Prevalence of Chronic Kidney Disease and its Association with Risk Factors in Eastern Uttar Pradesh, India

Background: Chronic kidney disease (CKD) is a global health problem with high mortality and morbidity rates. CKD is found associated with a number of life threatening diseases such as diabetes, anemia, liver and cardiovascular diseases. CKD is highly prevalent in India but its etiology varies in different part of the country.

Methods: Here, we analyzed the prevalence of CKD ( ~ 4%) among population (n=1808) living at eastern part of Uttar Pradesh in India during September 2018 to October 2019 based on GFR and urine albumin levels, and tried to explore the risk factors associated with this disease.

Results: CKD with stage 3 and 4 was comparatively found more prevalent among patients with significantly higher levels of serum creatinine, blood urea nitrogen (BUN) and uric acid than normal patients. Anemia was diagnosed in 86% of the CKD patients, out of which 79% were found, affected with normocytic hypochromic anemia. More interestingly, diabetes was also equally prevalent (82%) among CKD patients mostly in stage 4. This study was also aligned with a study reporting an endemicity of fluoride toxicity in drinking water in this region particularly in Dalmau and Amawa blocks. We found that chronic exposure to fluoride (more than 1.5 ppm) in drinking water appeared as a key risk factor for causing diabetic nephropathy leading to CKD in affected individuals.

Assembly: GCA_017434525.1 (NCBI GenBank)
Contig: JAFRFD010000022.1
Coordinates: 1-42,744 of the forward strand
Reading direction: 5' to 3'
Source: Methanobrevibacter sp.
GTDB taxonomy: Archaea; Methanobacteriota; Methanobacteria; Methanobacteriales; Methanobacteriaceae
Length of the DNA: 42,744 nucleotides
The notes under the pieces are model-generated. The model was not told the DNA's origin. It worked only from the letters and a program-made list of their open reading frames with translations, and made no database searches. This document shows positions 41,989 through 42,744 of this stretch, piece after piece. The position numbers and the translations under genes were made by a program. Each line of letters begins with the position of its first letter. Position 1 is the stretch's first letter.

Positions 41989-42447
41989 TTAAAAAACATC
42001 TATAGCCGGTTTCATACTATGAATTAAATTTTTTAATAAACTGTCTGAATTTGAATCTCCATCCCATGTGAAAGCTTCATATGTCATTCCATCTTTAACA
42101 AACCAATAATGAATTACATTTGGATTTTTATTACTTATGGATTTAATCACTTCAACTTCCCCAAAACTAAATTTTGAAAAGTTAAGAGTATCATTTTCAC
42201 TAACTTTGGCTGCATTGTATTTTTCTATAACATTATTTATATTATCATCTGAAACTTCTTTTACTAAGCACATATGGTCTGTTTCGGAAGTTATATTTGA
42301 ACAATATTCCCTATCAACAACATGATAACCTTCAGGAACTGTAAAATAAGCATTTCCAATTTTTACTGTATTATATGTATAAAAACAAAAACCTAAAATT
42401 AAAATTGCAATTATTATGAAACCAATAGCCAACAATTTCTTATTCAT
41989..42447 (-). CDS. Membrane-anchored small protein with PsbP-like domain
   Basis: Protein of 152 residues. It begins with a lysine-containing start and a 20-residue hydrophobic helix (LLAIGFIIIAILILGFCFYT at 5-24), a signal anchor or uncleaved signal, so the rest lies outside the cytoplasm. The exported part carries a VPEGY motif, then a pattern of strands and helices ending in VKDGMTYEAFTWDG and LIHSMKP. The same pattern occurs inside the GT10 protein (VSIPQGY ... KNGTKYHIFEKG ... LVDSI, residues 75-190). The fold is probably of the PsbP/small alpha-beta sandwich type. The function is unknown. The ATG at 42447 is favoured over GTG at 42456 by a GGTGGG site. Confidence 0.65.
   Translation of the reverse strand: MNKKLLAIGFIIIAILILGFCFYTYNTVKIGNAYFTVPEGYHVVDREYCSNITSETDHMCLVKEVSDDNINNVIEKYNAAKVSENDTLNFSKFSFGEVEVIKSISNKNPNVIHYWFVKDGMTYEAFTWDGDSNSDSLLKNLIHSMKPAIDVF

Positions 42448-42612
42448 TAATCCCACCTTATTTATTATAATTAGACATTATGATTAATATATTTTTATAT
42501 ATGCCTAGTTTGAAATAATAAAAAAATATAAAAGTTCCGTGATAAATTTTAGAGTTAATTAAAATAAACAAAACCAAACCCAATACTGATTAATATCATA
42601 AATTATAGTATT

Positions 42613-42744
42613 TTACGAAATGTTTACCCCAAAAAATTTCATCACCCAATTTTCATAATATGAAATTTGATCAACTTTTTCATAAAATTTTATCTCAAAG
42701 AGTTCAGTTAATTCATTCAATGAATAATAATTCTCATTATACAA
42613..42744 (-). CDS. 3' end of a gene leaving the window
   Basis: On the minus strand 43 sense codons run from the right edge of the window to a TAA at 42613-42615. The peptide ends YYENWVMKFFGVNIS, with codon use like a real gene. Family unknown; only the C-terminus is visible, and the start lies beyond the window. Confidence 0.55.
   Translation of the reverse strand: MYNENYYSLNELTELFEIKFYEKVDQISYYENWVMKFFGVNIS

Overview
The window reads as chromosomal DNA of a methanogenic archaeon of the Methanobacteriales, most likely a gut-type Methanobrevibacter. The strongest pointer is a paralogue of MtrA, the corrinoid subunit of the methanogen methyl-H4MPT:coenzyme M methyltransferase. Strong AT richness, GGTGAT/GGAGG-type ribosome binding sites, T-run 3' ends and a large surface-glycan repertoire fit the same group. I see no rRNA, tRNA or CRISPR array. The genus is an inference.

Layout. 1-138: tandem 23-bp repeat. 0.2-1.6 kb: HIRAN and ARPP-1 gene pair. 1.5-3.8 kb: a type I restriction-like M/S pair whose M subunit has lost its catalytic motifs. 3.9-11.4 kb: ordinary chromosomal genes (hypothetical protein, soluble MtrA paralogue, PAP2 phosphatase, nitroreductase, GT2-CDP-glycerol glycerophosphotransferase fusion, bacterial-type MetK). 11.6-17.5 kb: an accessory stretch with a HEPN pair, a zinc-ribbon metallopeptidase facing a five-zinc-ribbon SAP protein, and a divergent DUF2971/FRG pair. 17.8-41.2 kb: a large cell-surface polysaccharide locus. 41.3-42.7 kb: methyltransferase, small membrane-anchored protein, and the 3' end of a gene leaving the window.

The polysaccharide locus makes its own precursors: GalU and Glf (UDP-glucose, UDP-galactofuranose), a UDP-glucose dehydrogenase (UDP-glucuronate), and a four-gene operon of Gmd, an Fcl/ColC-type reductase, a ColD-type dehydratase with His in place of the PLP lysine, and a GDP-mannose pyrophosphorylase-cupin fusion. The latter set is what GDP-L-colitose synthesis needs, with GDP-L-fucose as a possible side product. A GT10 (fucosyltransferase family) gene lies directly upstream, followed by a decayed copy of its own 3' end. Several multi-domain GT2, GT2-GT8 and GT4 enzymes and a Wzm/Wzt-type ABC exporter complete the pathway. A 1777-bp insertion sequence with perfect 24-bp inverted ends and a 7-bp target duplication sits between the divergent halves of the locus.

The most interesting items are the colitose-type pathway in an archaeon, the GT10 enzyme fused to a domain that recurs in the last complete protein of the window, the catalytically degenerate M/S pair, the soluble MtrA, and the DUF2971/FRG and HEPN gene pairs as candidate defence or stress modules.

Conclusion: Fluoride appeared as a major environmental factor that contributed in prevalence of CKD in eastern Uttar Pradesh particularly in Raebareli district.


Ankit Gupta, Bijendra Kumar, Pramod Kumar and Rasna Gupta

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